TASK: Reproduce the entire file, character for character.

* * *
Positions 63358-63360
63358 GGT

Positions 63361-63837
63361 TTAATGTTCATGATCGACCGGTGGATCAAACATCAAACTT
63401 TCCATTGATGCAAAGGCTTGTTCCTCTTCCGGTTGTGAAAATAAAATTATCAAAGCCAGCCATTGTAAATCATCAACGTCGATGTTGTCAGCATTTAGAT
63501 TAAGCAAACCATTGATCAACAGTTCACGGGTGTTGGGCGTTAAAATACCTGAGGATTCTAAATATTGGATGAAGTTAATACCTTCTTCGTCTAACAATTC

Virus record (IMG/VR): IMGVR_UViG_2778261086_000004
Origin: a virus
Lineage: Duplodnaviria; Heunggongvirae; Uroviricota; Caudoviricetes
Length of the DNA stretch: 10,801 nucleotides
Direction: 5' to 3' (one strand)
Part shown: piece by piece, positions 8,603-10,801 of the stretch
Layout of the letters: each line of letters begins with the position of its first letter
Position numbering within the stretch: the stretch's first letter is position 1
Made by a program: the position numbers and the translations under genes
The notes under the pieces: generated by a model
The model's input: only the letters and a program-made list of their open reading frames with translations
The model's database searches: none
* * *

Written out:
Positions 63358-63360
63358 GGT

Positions 63361-63837
63361 TTAATGTTCATGATCGACCGGTGGATCAAACATCAAACTT
63401 TCCATTGATGCAAAGGCTTGTTCCTCTTCCGGTTGTGAAAATAAAATTATCAAAGCCAGCCATTGTAAATCATCAACGTCGATGTTGTCAGCATTTAGAT
63501 TAAGCAAACCATTGATCAACAGTTCACGGGTGTTGGGCGTTAAAATACCTGAGGATTCTAAATATTGGATGAAGTTAATACCTTCTTCGTCTAACAATTC

Virus record (IMG/VR): IMGVR_UViG_2778261086_000004
Origin: a virus
Lineage: Duplodnaviria; Heunggongvirae; Uroviricota; Caudoviricetes
Length of the DNA stretch: 10,801 nucleotides
Direction: 5' to 3' (one strand)
Part shown: piece by piece, positions 8,603-10,801 of the stretch
Layout of the letters: each line of letters begins with the position of its first letter
Position numbering within the stretch: the stretch's first letter is position 1
Made by a program: the position numbers and the translations under genes
The notes under the pieces: generated by a model
The model's input: only the letters and a program-made list of their open reading frames with translations
The model's database searches: none